TonyDuell
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Default Re: Talking of nixie tube clocks... (Digi-Time)

Quote:
Originally Posted by thermionic View Post
Thatís very interesting and ingenious!

How was time set?



SimonT.
There's a slot in the back cover (with a proper plastic trim around it which is another reason I think it's commercial). You stick a finger in and twidde the wheels.
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Old 5th Jun 2023, 11:18 am   #10
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Default Re: Talking of nixie tube clocks... (Digi-Time)

How interesting! Tempting me back to the shed except that I've too many other things on the go! The March 1965 issue of Practical Electronics has been added to my list now.

https://worldradiohistory.com/UK/Pra...cs-1965-03.pdf
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Old 5th Jun 2023, 11:29 am   #11
TonyDuell
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Default Re: Talking of nixie tube clocks... (Digi-Time)

That's very interesting. There's a tagboard of resistors at the back of the chassis of the Digi-Time and the values are much the same as those in the PE article (lots of 47k, the odd 180k).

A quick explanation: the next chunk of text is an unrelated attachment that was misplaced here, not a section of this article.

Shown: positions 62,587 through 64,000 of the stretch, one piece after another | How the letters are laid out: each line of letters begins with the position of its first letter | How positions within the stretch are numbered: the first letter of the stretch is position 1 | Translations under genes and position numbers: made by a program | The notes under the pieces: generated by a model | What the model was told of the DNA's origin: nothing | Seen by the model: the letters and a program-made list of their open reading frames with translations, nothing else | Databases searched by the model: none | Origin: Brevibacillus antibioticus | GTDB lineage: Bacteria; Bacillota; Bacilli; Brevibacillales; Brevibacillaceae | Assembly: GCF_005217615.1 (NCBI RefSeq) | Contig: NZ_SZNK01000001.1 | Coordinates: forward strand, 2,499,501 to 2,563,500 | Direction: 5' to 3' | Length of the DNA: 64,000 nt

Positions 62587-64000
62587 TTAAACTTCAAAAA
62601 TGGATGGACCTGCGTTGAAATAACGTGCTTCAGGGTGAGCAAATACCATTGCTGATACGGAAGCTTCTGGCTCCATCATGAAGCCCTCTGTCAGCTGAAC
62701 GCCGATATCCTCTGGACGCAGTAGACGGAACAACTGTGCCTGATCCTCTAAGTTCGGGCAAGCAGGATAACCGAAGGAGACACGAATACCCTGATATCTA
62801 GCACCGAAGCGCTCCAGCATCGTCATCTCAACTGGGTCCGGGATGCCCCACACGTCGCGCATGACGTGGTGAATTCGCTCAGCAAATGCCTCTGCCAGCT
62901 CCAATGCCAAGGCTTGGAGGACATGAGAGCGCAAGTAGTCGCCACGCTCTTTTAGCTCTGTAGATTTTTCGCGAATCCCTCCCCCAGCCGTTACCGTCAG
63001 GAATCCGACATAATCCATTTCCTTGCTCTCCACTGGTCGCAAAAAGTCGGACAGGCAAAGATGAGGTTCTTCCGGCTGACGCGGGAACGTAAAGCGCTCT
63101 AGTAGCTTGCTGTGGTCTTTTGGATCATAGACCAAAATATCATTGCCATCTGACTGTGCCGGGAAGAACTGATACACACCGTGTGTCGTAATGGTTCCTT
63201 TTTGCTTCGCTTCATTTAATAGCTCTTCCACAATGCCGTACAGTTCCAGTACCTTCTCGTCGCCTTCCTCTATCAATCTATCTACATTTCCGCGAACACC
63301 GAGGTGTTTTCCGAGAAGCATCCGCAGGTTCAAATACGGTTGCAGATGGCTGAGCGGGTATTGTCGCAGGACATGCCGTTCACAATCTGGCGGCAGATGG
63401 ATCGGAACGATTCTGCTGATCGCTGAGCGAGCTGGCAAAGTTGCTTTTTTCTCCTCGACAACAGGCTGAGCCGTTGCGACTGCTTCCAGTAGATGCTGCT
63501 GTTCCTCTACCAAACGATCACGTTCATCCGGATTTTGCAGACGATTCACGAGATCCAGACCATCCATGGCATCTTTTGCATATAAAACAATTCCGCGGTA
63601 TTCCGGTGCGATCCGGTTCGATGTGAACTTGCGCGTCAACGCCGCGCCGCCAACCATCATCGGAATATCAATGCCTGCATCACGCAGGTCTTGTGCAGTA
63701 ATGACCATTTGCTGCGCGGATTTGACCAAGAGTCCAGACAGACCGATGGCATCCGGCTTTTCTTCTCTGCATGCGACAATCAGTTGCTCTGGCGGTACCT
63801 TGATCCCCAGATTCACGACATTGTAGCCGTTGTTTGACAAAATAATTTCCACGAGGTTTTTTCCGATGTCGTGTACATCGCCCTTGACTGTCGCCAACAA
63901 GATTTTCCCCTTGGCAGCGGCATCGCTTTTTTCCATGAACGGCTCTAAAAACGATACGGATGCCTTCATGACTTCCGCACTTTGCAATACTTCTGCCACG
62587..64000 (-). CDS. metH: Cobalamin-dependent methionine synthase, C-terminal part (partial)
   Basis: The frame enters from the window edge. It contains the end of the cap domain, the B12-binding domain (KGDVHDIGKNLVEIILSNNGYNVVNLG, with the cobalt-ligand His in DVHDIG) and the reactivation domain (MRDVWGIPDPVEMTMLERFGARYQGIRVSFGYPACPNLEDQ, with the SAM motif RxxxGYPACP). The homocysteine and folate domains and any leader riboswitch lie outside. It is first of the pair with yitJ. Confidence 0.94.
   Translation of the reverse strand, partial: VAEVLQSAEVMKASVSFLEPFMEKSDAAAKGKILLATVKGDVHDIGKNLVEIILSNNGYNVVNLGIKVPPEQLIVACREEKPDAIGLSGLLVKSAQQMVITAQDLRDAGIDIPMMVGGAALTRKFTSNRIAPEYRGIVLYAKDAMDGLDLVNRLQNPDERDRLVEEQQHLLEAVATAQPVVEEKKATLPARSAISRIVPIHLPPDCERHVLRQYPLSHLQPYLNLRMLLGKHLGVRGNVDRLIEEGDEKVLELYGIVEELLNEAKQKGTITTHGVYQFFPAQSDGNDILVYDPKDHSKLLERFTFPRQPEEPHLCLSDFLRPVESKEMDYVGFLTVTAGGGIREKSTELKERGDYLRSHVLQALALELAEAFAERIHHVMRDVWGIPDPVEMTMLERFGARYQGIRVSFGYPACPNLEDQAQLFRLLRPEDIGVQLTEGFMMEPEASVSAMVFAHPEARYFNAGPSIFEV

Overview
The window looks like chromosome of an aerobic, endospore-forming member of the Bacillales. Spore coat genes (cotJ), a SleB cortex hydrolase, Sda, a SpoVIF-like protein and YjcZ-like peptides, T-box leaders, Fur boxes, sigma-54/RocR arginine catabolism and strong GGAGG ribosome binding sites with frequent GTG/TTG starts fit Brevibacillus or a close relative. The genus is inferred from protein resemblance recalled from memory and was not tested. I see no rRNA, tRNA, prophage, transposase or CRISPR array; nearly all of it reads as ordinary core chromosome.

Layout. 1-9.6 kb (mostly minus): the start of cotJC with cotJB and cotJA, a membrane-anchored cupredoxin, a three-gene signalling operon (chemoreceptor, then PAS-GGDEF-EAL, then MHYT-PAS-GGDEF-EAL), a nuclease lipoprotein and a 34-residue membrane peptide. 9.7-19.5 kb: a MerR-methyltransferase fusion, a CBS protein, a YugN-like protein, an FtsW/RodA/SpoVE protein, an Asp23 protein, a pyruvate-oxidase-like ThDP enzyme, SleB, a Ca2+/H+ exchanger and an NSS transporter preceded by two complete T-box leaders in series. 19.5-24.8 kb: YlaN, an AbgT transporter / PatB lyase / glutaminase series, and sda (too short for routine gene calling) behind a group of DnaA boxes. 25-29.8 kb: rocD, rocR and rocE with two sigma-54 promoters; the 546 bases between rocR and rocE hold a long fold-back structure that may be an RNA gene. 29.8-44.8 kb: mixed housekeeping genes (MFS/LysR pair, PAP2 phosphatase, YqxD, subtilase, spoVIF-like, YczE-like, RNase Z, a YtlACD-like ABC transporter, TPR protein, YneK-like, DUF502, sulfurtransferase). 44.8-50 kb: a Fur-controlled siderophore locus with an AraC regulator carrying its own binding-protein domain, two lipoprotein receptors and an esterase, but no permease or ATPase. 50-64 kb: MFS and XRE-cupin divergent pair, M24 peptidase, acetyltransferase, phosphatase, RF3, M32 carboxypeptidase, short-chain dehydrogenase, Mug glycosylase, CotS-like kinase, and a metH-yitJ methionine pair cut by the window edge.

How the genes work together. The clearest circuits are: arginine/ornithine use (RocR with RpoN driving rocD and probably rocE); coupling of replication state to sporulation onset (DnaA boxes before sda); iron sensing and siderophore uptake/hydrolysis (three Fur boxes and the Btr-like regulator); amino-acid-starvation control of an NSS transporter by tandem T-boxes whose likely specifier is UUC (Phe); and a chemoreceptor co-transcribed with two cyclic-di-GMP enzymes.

It's not the same circuit, there's an electrolytic capacitor can under the chassis in the Digi-time. But it looks rather similar.
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Old 5th Jun 2023, 5:35 pm   #12
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Default Re: Talking of nixie tube clocks... (Digi-Time)

Tony's clock is a great concept, there's something about electro-mechanical that appeals to me much more than pure electronics. If based on the same principles but prettier inside, a steampunk version with a see-through acrylic case would be expensive to make but might sell well (and would incidentally be a rare iteration of steampunk that i would not sneer at.)

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Old 5th Jun 2023, 6:43 pm   #13
G6Tanuki
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Default Re: Talking of nixie tube clocks... (Digi-Time)

I remember visiting STC's labs in Harlow some time in the very-early-80s [when TXE4A exchanges were still a thing] and they had a Nixie-clock whose counting circuitry was built entirely out of old Uniselectors.

Click.. Click.. Click... At certain times it would do a 'ratchet round back to zero' for one or more of the digits which produced much rattling.
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Old 5th Jun 2023, 10:57 pm   #14
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Default Re: Talking of nixie tube clocks... (Digi-Time)

There are lots of homebrew nixie clocks on Mike's Electric Stuff website, including a couple using mechanical uniselectors (presumably from a Strowger telephone exchange) and an electronic nixie clock using neon ring counters - no IC's.